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Module supply to the PV industry in 2022: factors driving changes across manufacturing and supply chains

By Finlay Colville
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A plethora of issues have impacted PV module supply this year, many of them unlikely to be resolved until 2023. Image: LONGi.

Identifying reliable module supply has become a huge challenge in the PV industry over the past couple of years. Moving forward, the industry needs to create a more globally-diversified manufacturing footprint, thereby avoiding any unexpected trade-related barriers that could be enforced. Understanding which module suppliers are going to prevail in this landscape will become of key importance over the next 12-18 months, Finlay Colville explains.


Since the start of 2022, the solar PV industry has been kept busy by strong investments in new capacity, record high levels of production through the value chain, and a new round of measures being considered in the US that may affect Chinese module suppliers with capacity in Southeast Asia.

Set against a backdrop of a 200GW-plus end-market in 2022, there are now 50-60 module suppliers seeking to ship as many modules as possible, keep manufacturing costs to a minimum and work out which regional end-markets are the best ones to focus on.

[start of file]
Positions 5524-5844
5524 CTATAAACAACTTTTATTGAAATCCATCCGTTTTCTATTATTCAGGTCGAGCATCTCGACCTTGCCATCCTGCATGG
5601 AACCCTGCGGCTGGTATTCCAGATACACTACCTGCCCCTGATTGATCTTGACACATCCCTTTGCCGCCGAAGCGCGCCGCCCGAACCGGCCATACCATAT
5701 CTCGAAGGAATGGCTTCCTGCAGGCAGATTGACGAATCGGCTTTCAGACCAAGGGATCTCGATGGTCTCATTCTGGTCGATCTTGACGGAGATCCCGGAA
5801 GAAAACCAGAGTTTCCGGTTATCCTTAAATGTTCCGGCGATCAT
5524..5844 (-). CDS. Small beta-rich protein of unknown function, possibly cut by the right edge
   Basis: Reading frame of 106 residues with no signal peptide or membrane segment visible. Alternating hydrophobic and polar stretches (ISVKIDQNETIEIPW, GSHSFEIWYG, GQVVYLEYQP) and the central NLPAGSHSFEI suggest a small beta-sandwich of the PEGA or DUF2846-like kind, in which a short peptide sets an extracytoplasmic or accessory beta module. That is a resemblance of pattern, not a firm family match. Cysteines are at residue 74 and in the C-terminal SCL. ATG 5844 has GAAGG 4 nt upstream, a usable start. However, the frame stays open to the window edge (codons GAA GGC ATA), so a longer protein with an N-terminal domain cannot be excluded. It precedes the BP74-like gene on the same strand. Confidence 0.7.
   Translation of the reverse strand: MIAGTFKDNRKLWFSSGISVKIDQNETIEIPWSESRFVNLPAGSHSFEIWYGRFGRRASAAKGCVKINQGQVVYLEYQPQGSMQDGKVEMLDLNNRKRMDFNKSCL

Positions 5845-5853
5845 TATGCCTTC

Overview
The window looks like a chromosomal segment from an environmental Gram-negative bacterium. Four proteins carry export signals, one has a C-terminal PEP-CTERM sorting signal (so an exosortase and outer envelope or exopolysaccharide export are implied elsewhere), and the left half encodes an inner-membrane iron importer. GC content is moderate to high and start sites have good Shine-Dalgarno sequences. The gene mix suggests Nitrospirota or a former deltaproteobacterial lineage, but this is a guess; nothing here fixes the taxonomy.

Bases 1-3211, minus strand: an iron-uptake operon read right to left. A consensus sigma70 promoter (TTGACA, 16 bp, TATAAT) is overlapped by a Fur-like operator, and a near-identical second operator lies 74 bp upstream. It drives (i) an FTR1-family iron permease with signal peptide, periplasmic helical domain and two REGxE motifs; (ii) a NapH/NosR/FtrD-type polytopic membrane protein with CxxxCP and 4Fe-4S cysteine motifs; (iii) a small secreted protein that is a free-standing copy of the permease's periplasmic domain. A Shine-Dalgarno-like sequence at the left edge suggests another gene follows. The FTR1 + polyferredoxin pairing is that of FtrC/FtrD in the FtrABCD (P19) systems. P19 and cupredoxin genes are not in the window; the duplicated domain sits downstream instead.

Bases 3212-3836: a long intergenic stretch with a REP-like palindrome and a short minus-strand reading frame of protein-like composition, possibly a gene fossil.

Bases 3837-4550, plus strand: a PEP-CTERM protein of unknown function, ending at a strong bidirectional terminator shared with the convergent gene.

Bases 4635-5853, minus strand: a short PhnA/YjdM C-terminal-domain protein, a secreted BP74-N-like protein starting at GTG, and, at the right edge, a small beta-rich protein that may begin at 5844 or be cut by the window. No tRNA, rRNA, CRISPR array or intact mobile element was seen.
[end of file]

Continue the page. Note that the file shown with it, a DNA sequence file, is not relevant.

This article takes a fresh look at this select group of 50-60 PV module suppliers that make up 98-99% of all module supply to the industry this year, and are ultimately the ones that are being audited, accounted and inspected the most. Analysis and discussion is presented that explains how much of the module component supply (in particular polysilicon, wafers and cells) is from in-house sources, how many of the module suppliers are serving a global end-market, which companies are least impacted by duties when exporting to the U.S., and what if anything might change next year.

The key 50 – 60 PV module suppliers in 2022